Tactical flashlights specifically designed for everyday carry use are extremely popular due to their rugged nature, higher light output and smaller size.
Most EDC Flashlights can fit in a pocket or when placed into an EDC bag, don’t take up much more space than a Crayola marker or two.
EDC Flashlights are very durable, with some being able to withstand substantial impact or a large vehicle rolling over them.
What Makes A Tactical Flashlight Different?
Tactical flashlights are a lot more durable than conventional flashlights. Most of them are waterproof and substantially shock proof.
Many tactical lights also have a higher light output, sometimes doubling or tripling the output of a conventional incandescent flashlight.
Tactical flashlights usually have a 1 – 8 hour runtime under normal use, however some of the higher power, smaller lights designed for EDC can give you as little as 15 minutes at their maximum brightness.
Most Tactical Flashlights Give You Multiple Lighting Options
While normal incandescent flashlights usually can only be on or off, some tactical LED flashlights can give you a number of different lighting modes. Most of the time, you’ll see a combination of the following modes:
1. Maximum brightness
2. Medium brightness
3. Low brightness
4. Strobe mode
5. SOS mode
The first three do exactly what you’d expect. In low mode, you’ll get the longest runtime (sometimes even days as opposed to hours), but you sacrifice the amount of light in doing so.
The Strobe mode is perfect for situations when you really have to get people’s attention. If your car breaks down on the highway in the middle of a lane, you would turn on strobe and point the light back at the oncoming cars to alert them.
The SOS mode is truly an emergency mode. It flashes S-O-S in morse code (three dots, three dashes, three dots) over and over to alert others that you’re in need of help.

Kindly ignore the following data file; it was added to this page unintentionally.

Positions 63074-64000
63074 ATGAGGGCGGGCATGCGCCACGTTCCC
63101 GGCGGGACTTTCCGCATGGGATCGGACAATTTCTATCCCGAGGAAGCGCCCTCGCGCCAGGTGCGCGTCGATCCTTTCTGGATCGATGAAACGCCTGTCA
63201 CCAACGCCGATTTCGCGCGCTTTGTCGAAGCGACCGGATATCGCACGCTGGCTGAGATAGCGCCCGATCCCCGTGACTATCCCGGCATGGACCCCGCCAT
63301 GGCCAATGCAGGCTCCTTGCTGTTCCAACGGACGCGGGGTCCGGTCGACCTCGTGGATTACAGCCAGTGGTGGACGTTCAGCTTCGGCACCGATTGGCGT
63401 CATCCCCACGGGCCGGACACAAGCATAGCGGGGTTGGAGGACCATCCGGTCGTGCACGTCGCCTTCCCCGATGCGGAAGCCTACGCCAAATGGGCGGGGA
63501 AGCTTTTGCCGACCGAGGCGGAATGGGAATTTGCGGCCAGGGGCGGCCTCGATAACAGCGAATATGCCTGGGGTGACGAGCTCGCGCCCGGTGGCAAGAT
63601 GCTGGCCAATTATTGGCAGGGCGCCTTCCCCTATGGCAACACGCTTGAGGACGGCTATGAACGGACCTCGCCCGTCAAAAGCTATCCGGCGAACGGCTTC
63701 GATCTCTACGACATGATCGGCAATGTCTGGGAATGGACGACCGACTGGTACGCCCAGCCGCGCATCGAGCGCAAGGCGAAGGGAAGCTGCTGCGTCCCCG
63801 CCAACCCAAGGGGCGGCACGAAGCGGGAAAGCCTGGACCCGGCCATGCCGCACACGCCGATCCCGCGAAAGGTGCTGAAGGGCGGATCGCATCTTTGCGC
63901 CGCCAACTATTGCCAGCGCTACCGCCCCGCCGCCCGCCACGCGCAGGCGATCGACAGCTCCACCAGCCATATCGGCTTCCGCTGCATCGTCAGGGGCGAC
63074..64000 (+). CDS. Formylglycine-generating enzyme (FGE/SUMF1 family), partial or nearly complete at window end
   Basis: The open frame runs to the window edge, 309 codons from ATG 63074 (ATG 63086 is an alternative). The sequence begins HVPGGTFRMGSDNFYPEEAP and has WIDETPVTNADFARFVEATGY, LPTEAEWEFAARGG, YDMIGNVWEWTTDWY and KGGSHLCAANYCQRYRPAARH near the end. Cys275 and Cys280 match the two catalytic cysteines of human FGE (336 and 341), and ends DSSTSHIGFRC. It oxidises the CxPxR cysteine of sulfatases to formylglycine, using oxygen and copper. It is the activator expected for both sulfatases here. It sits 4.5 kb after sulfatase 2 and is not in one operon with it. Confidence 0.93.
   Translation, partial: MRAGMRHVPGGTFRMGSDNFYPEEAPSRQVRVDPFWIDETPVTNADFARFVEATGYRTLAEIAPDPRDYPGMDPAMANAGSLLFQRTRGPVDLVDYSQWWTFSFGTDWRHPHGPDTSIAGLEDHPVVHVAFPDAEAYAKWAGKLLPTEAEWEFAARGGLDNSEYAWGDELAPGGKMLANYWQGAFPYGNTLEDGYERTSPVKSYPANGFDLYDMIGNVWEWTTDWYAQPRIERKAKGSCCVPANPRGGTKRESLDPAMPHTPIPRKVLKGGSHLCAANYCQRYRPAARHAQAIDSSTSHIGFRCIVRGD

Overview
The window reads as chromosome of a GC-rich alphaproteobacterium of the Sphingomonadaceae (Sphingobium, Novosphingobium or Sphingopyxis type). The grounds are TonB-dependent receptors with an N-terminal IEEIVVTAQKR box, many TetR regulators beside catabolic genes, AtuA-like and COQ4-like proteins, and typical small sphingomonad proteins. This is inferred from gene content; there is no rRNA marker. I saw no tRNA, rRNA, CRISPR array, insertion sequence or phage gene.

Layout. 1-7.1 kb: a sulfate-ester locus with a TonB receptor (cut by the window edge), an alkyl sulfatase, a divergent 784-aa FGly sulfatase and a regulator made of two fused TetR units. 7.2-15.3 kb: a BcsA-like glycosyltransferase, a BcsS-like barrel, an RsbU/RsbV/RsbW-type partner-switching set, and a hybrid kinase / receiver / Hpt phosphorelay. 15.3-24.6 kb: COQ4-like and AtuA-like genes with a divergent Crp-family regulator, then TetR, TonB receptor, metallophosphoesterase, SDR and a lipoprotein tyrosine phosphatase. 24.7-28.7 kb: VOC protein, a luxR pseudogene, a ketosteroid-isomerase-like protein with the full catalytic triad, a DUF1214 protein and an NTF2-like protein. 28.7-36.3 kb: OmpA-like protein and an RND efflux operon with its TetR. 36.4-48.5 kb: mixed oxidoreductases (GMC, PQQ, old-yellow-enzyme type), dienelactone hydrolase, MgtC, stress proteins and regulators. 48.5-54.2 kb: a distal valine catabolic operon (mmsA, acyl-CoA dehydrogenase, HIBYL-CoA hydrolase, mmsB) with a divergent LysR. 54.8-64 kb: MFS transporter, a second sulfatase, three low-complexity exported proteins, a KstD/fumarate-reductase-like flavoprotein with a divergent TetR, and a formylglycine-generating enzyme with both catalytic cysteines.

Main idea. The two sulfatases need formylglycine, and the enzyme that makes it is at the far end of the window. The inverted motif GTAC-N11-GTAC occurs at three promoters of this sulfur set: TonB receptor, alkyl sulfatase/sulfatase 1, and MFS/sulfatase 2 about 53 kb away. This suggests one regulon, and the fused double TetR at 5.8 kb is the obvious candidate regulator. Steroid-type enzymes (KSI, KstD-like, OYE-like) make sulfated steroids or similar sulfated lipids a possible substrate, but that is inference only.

If you’re wondering how many people would understand that this light sequence is a call for help, then rest assured that according to the American Preppers Network, over 70% of the US population over 18 years old realize that this means SOS and is a call for help.
As a side note, unfortunately, SOS is not taught as a regular part of the curriculum in schools anymore.
What To Look For In A Tactical Flashlight For Your EDC
There are thousands of different “tactical flashlights” available, but not all would be good for an everyday carry.
Remember that you’ll be carrying the flashlight with you at all times in your EDC, so having a big bulky Batman floodlight just isn’t going to cut it.
Generally speaking, a good rule of thumb to follow is that if the flashlight can’t fit comfortably in your front pocket, then it shouldn’t be your EDC flashlight (although it could be carried in a secondary bag that you might only take camping or hiking, for instance).
An EDC flashlight will generally be a AA or AAA battery sized flashlight. Some prefer longer pen style lights, while others like the single-cell tactical lights because they’re so much smaller.
You will want one that has a nice balance of light and long runtime. Most single cell flashlights put out 35-70 lumens with a runtime of between 45 minutes and 8 hours. Double cell flashlights can usually put out between 40-120 lumens with a runtime of 1 – 8 hours.
If possible, get one that has at least a low and high mode. You can then switch between having a large amount of light when needed, or a long lasting run time in the event of prolonged darkness (such as a blackout).
While getting a water/weatherproof light isn’t necessarily a requirement, it is a good idea to look for this if the tactical flashlight may have to be exposed to the elements for a long time. Alternately, you could also carry a ziplock bag to put the flashlight in during adverse weather.
Lithium VS Alkaline VS Rechargeable Batteries
There’s not much to say about this that you probably don’t already know except for the fact that Alkalines will give you a slightly brighter light (If, and only if the flashlight’s power isn’t regulated), And lithium will give you the brighter light for longer than alkaline and rechargeable batteries.
Rechargeable batteries, on the other hand, save money, and can be reused over and over.
The light difference isn’t that noticeable anyway, and you don’t really lose that much time off the runtime either. We, at My Everyday Carry Gear, are stocked well on rechargeable batteries, but do keep two packs of four lithium AAA (Energizer) cells on hand as well if the rechargeables fail for some reason.